Bird watchers flock to Snettisham as snowy owl makes ‘extremely rare’ visit to Norfolk
- Credit: Archant
A snowy owl has made an 'extremely rare' visit to Norfolk this weekend - thousands of miles away from its usual feeding ground.
A snowy owl made an 'extremely rare' visit to Norfolk over the weekend - thousands of miles away from its usual feeding ground.
The birds usually live in the far north around the Arctic circle and rarely venture south of northern Scotland.
But the RSPB has today confirmed a female snowy owl - made famous as Harry Potter's owl, Hedwig - has been spotted at Snettisham in West Norfolk.
The charity said hundreds of bird watchers gathered at the reserve, as well as at Titchwell Marsh to catch a glimpse.
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A spokesman for the RSPB said: 'These strikingly white birds are more commonly found in the high Arctic tundra rather than the coastal regions of Britain.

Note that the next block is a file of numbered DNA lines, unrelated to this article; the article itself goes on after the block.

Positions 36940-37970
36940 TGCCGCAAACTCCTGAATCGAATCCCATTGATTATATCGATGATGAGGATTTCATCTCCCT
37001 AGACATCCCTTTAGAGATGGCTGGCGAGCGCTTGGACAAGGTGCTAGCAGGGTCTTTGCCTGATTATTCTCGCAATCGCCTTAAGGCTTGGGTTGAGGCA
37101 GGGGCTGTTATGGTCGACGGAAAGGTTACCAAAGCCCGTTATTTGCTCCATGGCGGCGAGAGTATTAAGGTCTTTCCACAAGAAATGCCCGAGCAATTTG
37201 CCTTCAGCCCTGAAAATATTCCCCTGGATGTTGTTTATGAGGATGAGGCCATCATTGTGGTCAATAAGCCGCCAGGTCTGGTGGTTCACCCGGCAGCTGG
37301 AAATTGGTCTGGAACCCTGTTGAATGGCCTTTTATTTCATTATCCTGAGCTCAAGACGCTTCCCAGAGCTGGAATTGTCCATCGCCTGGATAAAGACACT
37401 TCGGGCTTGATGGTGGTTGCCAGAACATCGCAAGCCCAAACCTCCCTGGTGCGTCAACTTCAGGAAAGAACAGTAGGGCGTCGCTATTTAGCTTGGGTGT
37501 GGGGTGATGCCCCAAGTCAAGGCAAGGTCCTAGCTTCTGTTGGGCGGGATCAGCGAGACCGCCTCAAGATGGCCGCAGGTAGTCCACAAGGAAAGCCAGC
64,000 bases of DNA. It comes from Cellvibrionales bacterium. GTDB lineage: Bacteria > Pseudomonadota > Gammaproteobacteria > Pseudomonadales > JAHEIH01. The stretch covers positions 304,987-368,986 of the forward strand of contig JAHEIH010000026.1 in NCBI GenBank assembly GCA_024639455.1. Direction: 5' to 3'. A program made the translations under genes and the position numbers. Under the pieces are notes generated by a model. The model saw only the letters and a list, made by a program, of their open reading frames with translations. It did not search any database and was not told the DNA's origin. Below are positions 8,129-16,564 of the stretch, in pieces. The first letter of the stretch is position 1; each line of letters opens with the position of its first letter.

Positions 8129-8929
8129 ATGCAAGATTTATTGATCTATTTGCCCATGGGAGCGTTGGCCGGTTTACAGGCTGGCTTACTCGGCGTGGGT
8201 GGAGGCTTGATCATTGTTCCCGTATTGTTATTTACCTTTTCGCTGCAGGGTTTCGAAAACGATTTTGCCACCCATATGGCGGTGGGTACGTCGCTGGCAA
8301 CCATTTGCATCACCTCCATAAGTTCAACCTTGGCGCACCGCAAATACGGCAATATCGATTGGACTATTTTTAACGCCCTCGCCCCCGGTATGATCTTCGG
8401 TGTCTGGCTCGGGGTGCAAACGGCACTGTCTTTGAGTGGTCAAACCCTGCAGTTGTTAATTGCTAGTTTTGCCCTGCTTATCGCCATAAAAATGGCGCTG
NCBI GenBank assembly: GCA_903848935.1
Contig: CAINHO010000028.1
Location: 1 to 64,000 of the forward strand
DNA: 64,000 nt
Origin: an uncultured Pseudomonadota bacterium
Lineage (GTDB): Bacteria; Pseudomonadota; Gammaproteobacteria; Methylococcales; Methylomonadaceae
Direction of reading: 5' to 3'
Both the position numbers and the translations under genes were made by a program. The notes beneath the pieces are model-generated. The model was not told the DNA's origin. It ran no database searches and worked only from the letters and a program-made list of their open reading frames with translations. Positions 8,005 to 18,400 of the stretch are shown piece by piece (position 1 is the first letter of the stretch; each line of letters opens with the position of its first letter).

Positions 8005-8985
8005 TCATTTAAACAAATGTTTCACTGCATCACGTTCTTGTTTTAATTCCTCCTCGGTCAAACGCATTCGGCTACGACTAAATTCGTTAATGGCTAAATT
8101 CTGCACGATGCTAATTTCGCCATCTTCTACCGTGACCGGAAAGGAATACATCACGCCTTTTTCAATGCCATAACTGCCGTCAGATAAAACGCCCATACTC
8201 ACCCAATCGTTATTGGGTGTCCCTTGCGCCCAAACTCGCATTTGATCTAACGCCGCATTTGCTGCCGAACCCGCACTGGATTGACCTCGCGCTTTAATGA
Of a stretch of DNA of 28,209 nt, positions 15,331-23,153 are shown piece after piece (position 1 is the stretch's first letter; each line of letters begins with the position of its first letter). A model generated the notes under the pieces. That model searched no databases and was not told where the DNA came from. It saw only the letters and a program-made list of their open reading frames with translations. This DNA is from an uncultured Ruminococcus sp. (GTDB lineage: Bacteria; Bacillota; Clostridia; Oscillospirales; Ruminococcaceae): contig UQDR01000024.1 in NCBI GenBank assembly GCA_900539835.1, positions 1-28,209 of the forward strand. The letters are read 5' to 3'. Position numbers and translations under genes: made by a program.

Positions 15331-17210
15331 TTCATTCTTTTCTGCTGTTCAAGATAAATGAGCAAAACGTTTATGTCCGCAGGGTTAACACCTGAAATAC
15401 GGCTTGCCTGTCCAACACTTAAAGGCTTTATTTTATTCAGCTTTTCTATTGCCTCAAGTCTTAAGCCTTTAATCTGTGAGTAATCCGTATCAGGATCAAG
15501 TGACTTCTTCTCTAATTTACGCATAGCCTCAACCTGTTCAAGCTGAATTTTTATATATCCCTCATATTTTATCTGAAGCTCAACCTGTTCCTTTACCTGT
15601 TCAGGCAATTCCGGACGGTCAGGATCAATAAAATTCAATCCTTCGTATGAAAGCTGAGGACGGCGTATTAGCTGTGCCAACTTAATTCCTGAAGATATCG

'During winter months they can migrate southwards looking for food sources and it's possible that this bird came from Scandinavia or even as far away as Canada with the recent snap of cold weather.'
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Unlike other species of owl, snowy owls are active during daylight hours and may be seen gliding low over ground looking for small mammals such as voles or event rabbits.
The birds are content to sit still for long periods of time, either on a low perch or boulder, making them ideal for wildlife fans.
The news of the snowy owl's arrival was broadcast through the birding community and within hours, people started to arrive from all over Norfolk and beyond, the RSPB said.
Graham Minster, from Swindon, Wiltshire, left home at 4am to drive the 170 miles to see the bird. He said: 'I never imagined I would see a snowy owl in person. She is a beautiful bird and worth every minute it took me to get here.'
A member of staff at the Snettisham nature reserve said: 'They [the snowy owl] are extremely rare visitors here.'
• Do you have pictures of the snowy owl? Email firstname.lastname@example.org